On display are the fossilized jawbone, right, of hunting hyena alongside a replica of a foot of the oldest complete skeleton of a human ancestor which were found at an excavation site, shown in background, at the Sterkfontein caves outside Johannesburg, South Africa. -Associated Press

Certainly, there has been no shortage in recent years of fossil skull fragments, teeth, bits of limbs, sets of vertebrae and ribs, and a few pelvises of these ancient creatures for scientists to study.

But without being able to actually see how the bones all fit together in one skeleton, researchers have been unable to answer fundamental questions about the size of the early human brain in relation to the size of the body, the creature's probable diet, how it moved and other biomechanical mysteries.


Dr. Ron Clarke of the University of the Witwatersrand holds a three and half million years old Australopithecus bone.
   

More than any other characteristic such as brain size or the use of tools, the ability to walk on two legs has become the defining moment in the history of human evolution. And, for that reason alone, these fossils have the experts excited.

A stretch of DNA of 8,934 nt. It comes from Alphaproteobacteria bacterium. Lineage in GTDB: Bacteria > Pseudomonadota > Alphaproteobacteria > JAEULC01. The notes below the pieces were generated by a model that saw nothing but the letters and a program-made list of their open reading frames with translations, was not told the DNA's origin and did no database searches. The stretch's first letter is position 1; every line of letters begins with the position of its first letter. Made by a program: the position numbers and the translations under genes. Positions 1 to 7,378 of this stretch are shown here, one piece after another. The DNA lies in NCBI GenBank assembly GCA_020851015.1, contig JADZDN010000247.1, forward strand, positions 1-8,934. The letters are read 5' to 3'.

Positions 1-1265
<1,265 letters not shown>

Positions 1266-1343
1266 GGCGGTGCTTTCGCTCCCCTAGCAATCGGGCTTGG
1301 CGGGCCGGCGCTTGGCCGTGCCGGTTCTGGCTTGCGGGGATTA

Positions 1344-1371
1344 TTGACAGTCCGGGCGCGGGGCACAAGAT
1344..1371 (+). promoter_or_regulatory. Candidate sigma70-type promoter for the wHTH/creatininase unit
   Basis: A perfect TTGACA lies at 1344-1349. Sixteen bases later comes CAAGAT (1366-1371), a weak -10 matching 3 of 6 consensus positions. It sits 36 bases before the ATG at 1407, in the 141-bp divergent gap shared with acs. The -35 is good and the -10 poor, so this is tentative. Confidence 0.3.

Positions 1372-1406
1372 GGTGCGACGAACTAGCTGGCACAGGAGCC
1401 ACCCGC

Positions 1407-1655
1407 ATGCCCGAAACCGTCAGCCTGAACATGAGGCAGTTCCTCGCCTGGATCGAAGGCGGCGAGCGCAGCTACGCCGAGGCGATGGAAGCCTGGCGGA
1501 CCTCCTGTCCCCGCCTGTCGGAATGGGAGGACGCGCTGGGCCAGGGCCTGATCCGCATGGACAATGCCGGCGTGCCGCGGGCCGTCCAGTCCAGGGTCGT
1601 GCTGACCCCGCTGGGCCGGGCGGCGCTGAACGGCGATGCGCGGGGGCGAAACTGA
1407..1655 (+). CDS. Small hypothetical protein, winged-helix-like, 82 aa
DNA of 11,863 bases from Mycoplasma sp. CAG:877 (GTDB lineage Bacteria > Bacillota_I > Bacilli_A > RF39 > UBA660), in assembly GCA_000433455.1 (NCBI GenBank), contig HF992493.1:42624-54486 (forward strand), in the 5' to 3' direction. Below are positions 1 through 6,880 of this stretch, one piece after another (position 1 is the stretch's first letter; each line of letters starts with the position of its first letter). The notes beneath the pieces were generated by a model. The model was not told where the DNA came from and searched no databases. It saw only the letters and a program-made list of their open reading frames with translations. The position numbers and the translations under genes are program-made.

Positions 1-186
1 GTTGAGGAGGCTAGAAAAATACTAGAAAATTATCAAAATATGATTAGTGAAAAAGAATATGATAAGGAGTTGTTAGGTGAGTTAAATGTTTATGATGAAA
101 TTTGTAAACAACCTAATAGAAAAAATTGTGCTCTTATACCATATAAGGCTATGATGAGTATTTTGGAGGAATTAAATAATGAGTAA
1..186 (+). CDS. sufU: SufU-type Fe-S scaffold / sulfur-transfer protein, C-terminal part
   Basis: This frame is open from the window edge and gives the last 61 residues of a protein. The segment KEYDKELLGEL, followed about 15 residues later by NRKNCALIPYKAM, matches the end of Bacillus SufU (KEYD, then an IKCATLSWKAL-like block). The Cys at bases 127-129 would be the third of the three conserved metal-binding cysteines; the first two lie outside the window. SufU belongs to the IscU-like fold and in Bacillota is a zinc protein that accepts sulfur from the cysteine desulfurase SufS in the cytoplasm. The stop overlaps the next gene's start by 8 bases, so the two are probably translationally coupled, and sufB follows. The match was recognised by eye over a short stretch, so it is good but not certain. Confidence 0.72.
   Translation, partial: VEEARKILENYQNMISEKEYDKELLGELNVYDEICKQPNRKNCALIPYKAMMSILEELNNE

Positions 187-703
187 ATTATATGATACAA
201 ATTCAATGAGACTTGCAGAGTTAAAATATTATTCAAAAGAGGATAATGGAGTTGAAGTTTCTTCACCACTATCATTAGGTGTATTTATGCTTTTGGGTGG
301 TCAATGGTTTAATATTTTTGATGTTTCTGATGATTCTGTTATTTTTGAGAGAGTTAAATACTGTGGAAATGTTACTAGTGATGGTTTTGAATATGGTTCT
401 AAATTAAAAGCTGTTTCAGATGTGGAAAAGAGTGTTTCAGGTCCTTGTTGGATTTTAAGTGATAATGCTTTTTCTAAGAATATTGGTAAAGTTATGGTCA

For the first time, they will be able to match foot bones to knee joints to hip structure and the rest of a hominid skeleton to better understand how these earliest humans moved through the woods and plains they inhabited.

“Walking upright—bipedal locomotion—is the hallmark of our lineage,” Rightmire said. “It is important to know when that lineage branched off from something more like African chimpanzees.”

Unlike many fossil finds, this discovery began indoors. In September 1994, Clarke started rummaging through boxes of unsorted fossil fragments blasted out of the cavern by stoneworkers who had used the area as a limestone quarry in the 1920s.

To his astonishment, he quickly found the unmistakable pieces of a hominid left foot. A search of more boxes and bags of fragments in storage turned up a total of 12 foot and lower leg bones clearly belonging to one individual.

With their combination of apelike and more human characteristics, the fossils, which came to be known as "Little Foot," quickly became the center of an international debate over when and how humans started to walk upright.

As scholars argued over the meaning of the foot bones, Clarke continued to search more boxes and found even more foot bones from the same creature.

By then, he was convinced he could find the rest of the skeleton in the cavern. Starting in June, he had workers scouring the cavern walls for the bones. “The task . . . was like looking for a needle in a haystack, as the grotto is an enormous deep, dark cavern, with breccia exposed on the walls, floor and ceiling,” Clarke said.